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BARDA continues to partner with Moderna for the first Phase 3 clinical trial of a COVID-19 vaccine to start in the United States

BARDA Response

BARDA is expanding an existing partnership with Moderna, Inc. to support the Phase 3 clinical trial of Moderna’s mRNA-1273 vaccine candidate for COVID-19. The additional funding will allow Moderna to increase the number of participants in its Phase 3 clinical trial to 30,000 to satisfy FDA efficacy and safety requirements as rapidly as possible. The trial is being conducted in collaboration with Moderna, BARDA, and the National Institute of Allergy and Infectious Diseases (NIAID) under Operation Warp Speed.

Moderna and NIAID collaborated to develop mRNA-1273 and to conduct a Phase 1 study under an NIH-Investigator New Drug Application (IND). Moderna, with support from BARDA, recently completed a Phase 2 study under Moderna’s own IND. The vaccine candidate received Fast Track Designation from the U.S. Food and Drug Administration (FDA) in May. This additional funding supports the expansion of the Phase 3 clinical trial that could lead to FDA granting Emergency Use Authorization or licensure.

A safe, effective, and deployable vaccine is critical to ending the COVID-19 pandemic, mitigating future waves, and saving lives. The urgency to develop and deploy at least one safe and effective vaccine is critical to saving lives, protecting Americans, and reducing the economic impact from this pandemic. If the FDA authorizes or approves the mRNA-1273 vaccine candidate, it could be used in a COVID-19 vaccination campaign.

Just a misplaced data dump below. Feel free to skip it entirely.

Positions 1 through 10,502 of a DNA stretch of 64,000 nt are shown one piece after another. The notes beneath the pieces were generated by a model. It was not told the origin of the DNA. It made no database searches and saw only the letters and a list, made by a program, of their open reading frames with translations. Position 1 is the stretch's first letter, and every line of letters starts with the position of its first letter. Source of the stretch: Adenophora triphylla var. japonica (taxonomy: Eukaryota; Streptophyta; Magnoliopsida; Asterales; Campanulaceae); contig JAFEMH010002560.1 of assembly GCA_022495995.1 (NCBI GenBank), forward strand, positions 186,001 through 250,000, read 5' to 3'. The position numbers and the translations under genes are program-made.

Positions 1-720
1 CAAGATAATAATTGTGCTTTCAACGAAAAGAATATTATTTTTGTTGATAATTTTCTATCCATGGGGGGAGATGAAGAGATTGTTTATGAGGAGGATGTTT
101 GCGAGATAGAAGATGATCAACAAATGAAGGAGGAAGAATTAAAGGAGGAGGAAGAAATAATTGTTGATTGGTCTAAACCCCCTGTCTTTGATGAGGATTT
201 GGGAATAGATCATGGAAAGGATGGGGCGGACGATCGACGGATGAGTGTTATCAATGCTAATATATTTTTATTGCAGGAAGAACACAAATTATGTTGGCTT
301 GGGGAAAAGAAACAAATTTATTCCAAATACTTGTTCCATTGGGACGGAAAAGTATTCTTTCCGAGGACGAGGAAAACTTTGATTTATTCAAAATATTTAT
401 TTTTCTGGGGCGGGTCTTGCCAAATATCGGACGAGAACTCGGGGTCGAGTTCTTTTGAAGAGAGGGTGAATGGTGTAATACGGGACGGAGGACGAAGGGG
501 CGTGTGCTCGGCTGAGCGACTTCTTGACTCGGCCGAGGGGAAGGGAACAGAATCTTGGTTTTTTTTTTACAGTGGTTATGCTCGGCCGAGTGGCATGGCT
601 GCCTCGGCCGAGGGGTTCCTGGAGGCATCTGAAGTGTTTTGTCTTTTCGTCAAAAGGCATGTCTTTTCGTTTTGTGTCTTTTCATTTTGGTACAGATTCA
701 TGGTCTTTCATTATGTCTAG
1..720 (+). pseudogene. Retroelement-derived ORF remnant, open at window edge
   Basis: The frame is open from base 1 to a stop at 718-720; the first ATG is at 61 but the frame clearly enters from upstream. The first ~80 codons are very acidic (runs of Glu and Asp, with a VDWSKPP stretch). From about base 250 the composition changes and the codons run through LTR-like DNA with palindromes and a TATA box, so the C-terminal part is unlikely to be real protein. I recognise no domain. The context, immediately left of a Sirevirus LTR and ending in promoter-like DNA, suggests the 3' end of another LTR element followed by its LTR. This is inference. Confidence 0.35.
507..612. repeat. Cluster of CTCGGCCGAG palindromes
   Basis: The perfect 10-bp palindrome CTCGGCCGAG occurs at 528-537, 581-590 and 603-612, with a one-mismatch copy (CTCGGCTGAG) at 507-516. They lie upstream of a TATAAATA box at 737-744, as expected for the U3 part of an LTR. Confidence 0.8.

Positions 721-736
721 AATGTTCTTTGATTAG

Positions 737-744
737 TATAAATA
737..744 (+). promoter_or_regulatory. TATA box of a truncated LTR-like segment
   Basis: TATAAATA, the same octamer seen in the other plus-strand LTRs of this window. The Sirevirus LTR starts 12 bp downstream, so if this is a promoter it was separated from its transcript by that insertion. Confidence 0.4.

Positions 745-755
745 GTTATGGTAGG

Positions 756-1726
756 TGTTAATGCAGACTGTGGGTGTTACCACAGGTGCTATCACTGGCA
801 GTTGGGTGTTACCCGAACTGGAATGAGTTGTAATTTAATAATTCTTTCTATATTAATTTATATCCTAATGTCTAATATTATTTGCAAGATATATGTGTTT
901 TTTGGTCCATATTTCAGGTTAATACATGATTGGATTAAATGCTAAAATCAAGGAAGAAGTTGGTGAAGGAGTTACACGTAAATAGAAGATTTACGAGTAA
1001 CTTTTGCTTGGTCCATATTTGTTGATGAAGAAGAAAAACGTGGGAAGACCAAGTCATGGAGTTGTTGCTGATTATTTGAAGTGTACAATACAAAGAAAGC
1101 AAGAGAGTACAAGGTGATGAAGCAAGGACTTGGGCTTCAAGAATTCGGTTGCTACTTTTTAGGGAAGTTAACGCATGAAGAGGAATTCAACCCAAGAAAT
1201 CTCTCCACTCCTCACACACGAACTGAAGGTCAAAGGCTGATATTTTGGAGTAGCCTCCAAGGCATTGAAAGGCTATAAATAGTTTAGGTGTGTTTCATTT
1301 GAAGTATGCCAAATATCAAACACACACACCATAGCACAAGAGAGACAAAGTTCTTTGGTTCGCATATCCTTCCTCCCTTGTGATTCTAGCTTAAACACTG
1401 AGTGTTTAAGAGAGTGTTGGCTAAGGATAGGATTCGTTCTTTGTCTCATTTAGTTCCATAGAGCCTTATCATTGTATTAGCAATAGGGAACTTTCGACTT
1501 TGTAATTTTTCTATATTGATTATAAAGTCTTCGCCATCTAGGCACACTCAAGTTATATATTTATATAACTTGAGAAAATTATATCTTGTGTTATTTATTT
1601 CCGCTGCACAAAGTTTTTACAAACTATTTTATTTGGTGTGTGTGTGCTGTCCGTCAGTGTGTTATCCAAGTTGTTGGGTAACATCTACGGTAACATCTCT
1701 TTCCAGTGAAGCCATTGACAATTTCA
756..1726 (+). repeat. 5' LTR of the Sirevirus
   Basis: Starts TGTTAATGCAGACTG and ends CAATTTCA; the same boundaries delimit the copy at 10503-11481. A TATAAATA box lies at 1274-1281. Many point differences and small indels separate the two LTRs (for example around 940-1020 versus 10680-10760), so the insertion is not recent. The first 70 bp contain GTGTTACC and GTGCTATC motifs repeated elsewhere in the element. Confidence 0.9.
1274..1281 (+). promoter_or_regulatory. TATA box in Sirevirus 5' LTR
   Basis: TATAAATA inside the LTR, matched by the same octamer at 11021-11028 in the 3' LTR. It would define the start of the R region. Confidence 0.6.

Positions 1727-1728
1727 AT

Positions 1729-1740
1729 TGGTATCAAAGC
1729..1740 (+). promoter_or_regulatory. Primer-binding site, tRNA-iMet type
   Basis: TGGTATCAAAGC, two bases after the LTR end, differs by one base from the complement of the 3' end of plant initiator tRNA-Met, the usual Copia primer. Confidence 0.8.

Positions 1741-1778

For more information on the Phase 3 trial, visit

This award is one component of BARDA’s rapidly expanding COVID-19 medical countermeasure portfolio and aligned with Operation Warp Speed; visit BARDA’s COVID-19 Portfolio to learn more.

About Moderna:
The following information is provided by company and does not indicate endorsement by the federal government of the company or its products.

Moderna, Inc. is advancing messenger RNA (mRNA) science to create a new class of transformative medicines for patients. mRNA medicines are designed to direct the body’s cells to produce intracellular, membrane or secreted proteins that can have a therapeutic or preventive benefit and have the potential to address a broad spectrum of diseases. The company’s platform builds on continuous advances in basic and applied mRNA science, delivery technology and manufacturing, providing Moderna the capability to pursue in parallel a robust pipeline of new development candidates. Moderna is developing therapeutics and vaccines for infectious diseases, immuno-oncology, rare diseases and cardiovascular diseases, independently and with strategic collaborators. Headquartered in Cambridge, Massachusetts, Moderna is a publicly traded company and employs more than 900 people.

Last Updated: July 28, 2020